Tires need replacing on your vehicle, they’re a nuisance to get off and on, but it has to happen. Fortunately, you can buy used replacements online for relatively cheap, or if you’re looking to buy brand new, then you can usually find them from your car dealership.
Increasingly, however, there is an emerging market of counterfeit tires, made and cold from China to the West, at a too-good-to-be-true bargain price point (if something is too good to be true, it probably is). These tires are counterfeit in the sense that they won’t last as long as regular tires, which therefore ends up costing you more money. Therefore, here are some things to look out for when spotting counterfeit tires.
Price Point: It’s the obvious place to start, but typically things made in China and sold through online vendors such as Ebay, tend to be of lower price point than those made in the West and sold through physical vendors, one report read of tires being at $89.00; which sounds like a fantastic bargain until you read about the failures. So, be wary of the price point, if you must buy online.
Appearance: Counterfeit tires aren’t made to the same safety standards as ‘real’ tires, and you should carefully examine any tire you are skeptical of before you purchase it. Sometimes such counterfeit tires will have small cracks in the rubber which would hopefully never appear on safety-regulation-compliant tires sold by legitimate vendors. Other key appearance cues are tire print. It should denote clearly the maximum load and speed at which the tire operates safely, if you have difficulty finding those things, you should avoid them. Depending on where you’ll be driving, all tires are required by law in most places to have these marking clearly visible and stamped on the inner and/or outer wall of the tire. If these aren’t present, don’t touch the tire.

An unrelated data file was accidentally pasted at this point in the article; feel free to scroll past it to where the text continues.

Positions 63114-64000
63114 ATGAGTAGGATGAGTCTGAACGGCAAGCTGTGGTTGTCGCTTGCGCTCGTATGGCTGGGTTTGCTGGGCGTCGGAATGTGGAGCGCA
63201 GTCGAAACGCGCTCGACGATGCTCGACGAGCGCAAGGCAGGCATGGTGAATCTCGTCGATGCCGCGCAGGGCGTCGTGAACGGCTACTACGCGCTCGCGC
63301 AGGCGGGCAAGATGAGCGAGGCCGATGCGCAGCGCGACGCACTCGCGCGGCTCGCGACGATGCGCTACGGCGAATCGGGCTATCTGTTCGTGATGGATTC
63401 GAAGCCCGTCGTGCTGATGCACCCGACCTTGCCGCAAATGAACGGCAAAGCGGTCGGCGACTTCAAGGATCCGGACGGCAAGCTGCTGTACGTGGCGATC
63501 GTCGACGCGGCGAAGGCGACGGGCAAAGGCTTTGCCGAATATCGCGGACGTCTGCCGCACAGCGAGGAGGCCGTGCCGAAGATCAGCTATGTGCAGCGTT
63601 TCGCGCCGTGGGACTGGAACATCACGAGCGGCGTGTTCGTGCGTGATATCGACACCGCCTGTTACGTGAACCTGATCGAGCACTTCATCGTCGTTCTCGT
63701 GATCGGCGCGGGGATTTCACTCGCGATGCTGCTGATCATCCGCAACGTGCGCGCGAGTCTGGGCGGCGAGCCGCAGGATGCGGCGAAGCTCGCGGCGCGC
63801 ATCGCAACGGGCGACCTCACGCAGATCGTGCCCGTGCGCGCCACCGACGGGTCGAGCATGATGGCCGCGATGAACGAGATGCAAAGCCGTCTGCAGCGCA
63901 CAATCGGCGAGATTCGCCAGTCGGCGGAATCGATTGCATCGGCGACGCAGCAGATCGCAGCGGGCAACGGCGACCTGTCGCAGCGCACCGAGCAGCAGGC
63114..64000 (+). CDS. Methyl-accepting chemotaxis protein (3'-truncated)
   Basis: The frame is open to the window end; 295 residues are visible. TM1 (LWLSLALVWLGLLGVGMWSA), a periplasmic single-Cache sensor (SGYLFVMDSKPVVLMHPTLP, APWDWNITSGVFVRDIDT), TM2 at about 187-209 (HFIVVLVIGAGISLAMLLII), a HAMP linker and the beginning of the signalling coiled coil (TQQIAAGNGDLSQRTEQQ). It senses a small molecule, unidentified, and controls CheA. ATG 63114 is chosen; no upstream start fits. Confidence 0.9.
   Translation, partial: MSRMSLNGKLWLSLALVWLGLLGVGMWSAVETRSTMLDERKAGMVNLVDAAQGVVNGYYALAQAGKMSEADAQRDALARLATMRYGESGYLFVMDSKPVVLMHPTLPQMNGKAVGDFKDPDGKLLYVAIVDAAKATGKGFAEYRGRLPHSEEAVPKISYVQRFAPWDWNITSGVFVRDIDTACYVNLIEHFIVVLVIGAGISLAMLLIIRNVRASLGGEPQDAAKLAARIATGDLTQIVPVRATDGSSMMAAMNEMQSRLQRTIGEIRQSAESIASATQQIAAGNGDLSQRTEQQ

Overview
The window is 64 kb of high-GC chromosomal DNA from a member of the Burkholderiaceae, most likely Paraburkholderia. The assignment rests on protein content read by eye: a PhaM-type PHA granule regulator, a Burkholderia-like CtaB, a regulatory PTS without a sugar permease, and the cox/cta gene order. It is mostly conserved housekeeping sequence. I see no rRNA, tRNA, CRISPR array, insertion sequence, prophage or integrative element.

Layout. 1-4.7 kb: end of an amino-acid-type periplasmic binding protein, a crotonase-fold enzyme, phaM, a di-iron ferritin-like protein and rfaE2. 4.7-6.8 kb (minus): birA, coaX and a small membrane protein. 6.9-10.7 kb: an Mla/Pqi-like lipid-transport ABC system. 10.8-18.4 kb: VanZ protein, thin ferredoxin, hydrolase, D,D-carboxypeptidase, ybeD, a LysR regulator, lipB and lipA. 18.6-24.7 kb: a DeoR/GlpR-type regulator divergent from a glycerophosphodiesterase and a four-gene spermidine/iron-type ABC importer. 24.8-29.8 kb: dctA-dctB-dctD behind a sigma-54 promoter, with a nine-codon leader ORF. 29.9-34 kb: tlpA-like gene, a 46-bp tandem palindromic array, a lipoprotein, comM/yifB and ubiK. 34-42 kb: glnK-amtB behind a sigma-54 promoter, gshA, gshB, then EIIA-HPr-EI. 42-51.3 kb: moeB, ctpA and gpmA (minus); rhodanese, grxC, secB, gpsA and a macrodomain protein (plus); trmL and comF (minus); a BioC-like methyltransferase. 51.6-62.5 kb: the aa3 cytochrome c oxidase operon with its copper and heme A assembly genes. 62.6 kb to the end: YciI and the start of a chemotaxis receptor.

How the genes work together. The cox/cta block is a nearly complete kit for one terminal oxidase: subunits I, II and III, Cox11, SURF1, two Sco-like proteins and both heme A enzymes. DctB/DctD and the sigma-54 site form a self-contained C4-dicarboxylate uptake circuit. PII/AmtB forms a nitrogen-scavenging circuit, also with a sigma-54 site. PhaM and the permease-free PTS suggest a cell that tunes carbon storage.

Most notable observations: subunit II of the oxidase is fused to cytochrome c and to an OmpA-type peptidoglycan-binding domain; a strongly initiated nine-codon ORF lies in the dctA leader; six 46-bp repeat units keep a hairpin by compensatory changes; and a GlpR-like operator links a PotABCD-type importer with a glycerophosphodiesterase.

Avoid Used: I know we’ve mentioned it above, but you shouldn’t buy used tires unless you absolutely have to, and even then, you should really inspect the tire carefully before you buy it. Generally-speaking, you’re better off avoiding used tires altogether.
Do Your Homework Before You Buy: Again, potentially stating the obvious, but this pertains specifically to the dealer from whom you’re buying the tire. If you’re not buying online, there’s still a chance that you could be sold counterfeit tires. You should know that all tires are supposed to stored in a specific way: namely away from dust, oil, chemicals, in a ventilated area and on tire racks; which you should see as you enter a shop. Other than that, every dealer should be able to present to you his authorization of sales certificates, which should be verifiable with the national or municipal road authorities.
There’s a whole wave of counterfeit tires out there that have the potential to cause you and those riding with you some serious harm if they should ever fail in any capacity while on the road. Be sure that you’re getting the good stuff before you hit the road with your ‘new’ and ‘cheap’ tires. Give us a call for further advice.